Twenty-first century subjects of capitalist modernity and whatever postmodern condition lies beyond it have up to Now imagined themselves trapped in the world of imperial science. The world as seen through the telescopes and microscopes parodied by the Empress in Margaret Cavendish’s The Blazing World. That optical illusion became our world-picture or world-scene — our cognitive map — did it not? Globe Theatre projected outward as world-stage became Spaceship Earth, a Whole Earth purchasable through a stock exchange.
That is what happens. We time-travel to the present. Author catches up on publishing, begins live correspondence. Akron/Family balloon the belief. “See through strata,” they sing on their 2007 album Love Is Simple. “Go out and love, love, love, / everyone,” goes the chant — so we do. Love is simple with help from friends.
In so doing we find again things to say. Everything exists internally and externally. We are together nightly — in our beds, in dreams so real. And while sitting, meditating, concentrating on breathing: there, too, we meet. The fixated moment opens to flow and transformation. Old forms crumble. Old roles vanish. Mazeways give way to portals and pathways, ways and means.
Friends, let us hold space and remember Cruel Optimism author Lauren Berlant upon word of their passing. “A relation of cruel optimism exists,” Berlant wrote, “when something you desire is actually an obstacle to your flourishing” (1). We are all in such relationships, are we not? “Speaking of grieving,” they wrote, it was in grieving French philosopher Jean-François Lyotard that Berlant “first saw optimism as the thing that keeps the event open, for better or ill” (viii). How does one come to recognize that one’s optimisms have become “cruel”? What is it that moves us out of ourselves? “A satisfying something,” they whisper. “An intelligence beyond rational calculation” (2). And we are here, we are caught in this “scene of fantasy,” we are in the throes of it. ‘Tis our present, our contemporary moment. And this moment is what Berlant calls an “impasse”: “a time of dithering from which someone or some situation cannot move forward” (4). That is the genre of these trance-scripts, is it not? “The impasse is a stretch of time in which one moves around with a sense that the world is at once intensely present and enigmatic, such that the activity of living demands both a wandering absorptive awareness and a hypervigilance that collects material that might help to clarify things” (4).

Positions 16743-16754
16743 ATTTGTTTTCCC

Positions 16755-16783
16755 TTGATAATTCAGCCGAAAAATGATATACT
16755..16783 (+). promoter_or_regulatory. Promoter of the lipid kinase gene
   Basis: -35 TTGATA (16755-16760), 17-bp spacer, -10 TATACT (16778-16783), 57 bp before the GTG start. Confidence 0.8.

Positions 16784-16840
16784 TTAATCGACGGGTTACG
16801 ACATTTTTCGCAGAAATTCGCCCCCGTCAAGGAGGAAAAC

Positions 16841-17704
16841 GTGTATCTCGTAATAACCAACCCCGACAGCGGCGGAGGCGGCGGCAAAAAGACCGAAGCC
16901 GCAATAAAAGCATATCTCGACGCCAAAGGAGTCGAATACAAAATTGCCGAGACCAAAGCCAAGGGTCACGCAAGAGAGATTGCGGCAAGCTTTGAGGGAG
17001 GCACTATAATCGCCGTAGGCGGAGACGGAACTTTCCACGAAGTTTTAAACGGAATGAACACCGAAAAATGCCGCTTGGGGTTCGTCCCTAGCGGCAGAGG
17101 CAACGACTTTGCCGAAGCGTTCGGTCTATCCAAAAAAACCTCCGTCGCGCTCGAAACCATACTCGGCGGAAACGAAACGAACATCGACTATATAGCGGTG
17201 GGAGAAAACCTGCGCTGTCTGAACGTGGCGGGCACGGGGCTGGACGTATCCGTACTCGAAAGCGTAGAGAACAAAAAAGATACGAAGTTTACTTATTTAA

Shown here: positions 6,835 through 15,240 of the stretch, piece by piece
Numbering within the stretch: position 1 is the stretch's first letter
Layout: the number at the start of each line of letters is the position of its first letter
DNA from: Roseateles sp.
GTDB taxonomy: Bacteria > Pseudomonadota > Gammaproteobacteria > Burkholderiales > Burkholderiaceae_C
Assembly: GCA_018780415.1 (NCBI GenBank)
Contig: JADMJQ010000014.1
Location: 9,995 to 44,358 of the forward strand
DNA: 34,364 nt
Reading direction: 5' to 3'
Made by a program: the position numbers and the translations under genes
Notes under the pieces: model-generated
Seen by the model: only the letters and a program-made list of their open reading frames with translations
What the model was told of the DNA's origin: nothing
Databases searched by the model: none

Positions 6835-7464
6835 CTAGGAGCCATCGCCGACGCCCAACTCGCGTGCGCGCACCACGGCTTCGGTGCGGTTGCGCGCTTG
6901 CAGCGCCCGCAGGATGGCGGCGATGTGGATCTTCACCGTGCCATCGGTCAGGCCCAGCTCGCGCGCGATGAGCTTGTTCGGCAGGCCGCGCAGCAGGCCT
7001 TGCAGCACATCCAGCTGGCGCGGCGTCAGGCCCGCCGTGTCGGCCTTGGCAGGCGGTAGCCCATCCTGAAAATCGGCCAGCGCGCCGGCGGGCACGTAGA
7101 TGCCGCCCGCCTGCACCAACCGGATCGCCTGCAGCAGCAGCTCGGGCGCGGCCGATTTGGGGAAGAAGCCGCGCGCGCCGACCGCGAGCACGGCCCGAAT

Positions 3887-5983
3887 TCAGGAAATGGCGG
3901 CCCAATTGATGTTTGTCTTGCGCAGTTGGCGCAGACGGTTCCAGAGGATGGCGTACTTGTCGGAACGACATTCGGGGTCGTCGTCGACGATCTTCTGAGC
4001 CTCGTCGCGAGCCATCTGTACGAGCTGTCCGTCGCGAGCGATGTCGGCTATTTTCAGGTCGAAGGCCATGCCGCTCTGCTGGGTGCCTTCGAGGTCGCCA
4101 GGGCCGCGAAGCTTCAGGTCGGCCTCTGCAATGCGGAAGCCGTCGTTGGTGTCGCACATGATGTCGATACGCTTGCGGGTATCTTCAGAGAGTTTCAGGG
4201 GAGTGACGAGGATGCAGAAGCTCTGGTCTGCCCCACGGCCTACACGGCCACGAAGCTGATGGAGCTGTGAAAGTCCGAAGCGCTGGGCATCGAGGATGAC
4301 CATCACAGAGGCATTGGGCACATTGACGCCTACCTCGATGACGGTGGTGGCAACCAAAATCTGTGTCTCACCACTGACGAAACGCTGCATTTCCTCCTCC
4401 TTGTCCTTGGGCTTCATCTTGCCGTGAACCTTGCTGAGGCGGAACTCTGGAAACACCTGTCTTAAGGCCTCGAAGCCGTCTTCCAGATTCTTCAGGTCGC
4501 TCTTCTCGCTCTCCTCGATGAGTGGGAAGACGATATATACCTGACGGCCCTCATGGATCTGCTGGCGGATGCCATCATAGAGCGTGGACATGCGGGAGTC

A lifeguard blows her whistle and shouts “Pool break!” Better that than a trumpet. Families return to their seats. Some pack their things and leave for lunch, never to be seen again. A boy-child trails behind one such family mewling a bit, shouting “I want pizza!” Others arrive thereafter and take their place. My dissertation reckoned with these and other visions of the future, from the utopian to the apocalyptic. “How do such visions fare,” asks the one to the other across time, “in light of the consciousness revolution, the Revolution of the Eternal Now? How many or how few present what Esalen psychologist William C. Schutz calls ‘thoughts and methods for attaining more joy’ (Schutz, Joy, p. 10)? Must the Eternal Now be an eternal capitalist present, as per neoliberal ideology — as in books like The End of Ideology and The End of History? Or can we use the present to figure forth the Commune, beloved ones all living together in common, as per the slogan ‘Full Communism Now’?”